posted on Feb, 11 2015 @ 07:49 PM
Your small positive contributions to life can have big consequences if they are to inspire others. If I could boil ATS down into two simple
components, it would be collaborative investigative journalism and members sharing their own personal positive achievements in life.
I work at a nursing home and do this stuff all the time. It's like fish in a barrel there, so many sad and depressed people. Always easy as pie to
cheer someone up with a simple gesture. The general staff just don't seem to "get it" and they are the ones who care for them the most.
There's an elderly guy at work who is pretty hyperactive, always talking and moving about. He can get pretty tough sometimes and gets into his
"modes". I blame the medication mixed with poor staff who need a lesson in kindness. I always hear how their relationships are failing and it's not
hard to see why.
Anyways, when this guys starts acting up and drawing attention I snap into character. I kid you not, for some strange reason he believes and is 100%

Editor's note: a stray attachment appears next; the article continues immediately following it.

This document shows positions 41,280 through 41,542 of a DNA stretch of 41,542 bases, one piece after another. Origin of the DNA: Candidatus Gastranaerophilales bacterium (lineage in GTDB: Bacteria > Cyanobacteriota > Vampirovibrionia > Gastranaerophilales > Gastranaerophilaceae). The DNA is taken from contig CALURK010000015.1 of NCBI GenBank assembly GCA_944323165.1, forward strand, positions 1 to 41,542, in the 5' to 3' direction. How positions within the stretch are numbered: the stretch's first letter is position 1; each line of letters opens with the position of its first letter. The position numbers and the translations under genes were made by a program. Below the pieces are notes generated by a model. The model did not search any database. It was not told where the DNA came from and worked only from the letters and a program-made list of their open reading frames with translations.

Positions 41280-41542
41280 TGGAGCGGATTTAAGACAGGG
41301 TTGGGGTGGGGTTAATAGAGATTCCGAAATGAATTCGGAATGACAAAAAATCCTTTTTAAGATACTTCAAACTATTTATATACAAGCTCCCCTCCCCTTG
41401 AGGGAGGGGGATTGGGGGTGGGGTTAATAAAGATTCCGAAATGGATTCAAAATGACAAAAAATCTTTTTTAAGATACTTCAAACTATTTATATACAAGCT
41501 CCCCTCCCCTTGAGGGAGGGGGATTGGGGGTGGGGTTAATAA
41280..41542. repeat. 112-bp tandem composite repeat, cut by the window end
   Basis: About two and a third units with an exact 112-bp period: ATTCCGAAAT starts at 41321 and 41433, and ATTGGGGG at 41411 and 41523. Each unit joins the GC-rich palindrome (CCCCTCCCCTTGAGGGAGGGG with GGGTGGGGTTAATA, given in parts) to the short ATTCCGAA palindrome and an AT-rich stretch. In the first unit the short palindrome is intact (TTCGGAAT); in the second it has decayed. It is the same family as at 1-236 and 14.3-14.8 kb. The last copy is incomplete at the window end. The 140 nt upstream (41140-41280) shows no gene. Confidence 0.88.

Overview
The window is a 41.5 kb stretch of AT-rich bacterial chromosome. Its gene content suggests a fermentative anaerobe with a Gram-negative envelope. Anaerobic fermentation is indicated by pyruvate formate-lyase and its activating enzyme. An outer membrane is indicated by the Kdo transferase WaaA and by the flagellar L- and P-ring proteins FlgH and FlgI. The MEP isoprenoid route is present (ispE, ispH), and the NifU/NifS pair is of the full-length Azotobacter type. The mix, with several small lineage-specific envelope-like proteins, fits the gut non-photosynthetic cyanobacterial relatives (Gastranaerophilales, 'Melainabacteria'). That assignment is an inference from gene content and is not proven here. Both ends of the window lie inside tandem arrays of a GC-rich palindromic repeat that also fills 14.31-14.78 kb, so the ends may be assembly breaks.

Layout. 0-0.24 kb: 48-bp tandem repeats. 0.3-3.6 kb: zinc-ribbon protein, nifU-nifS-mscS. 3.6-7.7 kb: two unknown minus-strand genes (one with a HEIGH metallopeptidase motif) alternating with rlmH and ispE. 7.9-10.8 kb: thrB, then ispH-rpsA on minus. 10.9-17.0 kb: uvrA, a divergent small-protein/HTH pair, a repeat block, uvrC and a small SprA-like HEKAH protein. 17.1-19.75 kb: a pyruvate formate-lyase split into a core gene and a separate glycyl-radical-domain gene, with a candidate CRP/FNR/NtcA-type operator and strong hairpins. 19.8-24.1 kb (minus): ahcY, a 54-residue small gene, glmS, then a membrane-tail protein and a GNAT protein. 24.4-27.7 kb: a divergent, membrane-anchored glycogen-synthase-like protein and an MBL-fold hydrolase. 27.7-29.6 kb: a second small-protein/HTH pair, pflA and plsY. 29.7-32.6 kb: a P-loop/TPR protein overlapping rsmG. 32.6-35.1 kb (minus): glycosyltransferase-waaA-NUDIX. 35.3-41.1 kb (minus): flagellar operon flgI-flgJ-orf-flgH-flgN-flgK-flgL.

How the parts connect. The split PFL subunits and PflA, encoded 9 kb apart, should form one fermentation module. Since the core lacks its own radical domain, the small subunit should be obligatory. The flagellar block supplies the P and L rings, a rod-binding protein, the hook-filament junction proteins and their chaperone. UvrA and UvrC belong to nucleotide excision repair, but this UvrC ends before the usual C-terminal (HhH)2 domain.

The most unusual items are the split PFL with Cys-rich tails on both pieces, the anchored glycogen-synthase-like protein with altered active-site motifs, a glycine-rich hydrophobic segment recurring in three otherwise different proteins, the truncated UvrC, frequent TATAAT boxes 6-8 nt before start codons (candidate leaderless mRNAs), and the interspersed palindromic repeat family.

convinced that I'm Freddie Mercury from the band Queen. When I approach him, his body and emotion immediately shift gears and the problem is
alleviated. He's always left spellbound for a few seconds when he sees me. It's hilarious.
His eyes widen and he instantly begins to smile. It's a very powerful moment for me, a deeper feeling that many have forgotten how to feel. I'll ask,
"does anyone here want to rock?" "Oh my God...", he says slowly. "It's Freddie Mercury!" "Yeah man, I do."
The conviction in his eye and the excitement on his face while he chants "Queen" could melt the snow off a roof in the middle of winter. I always tell
him I'm going to give him backstage passes and he freaks out. His condition always causes him to forget by morning so it's all good.
edit on 11-2-2015 by eisegesis because: (no reason given)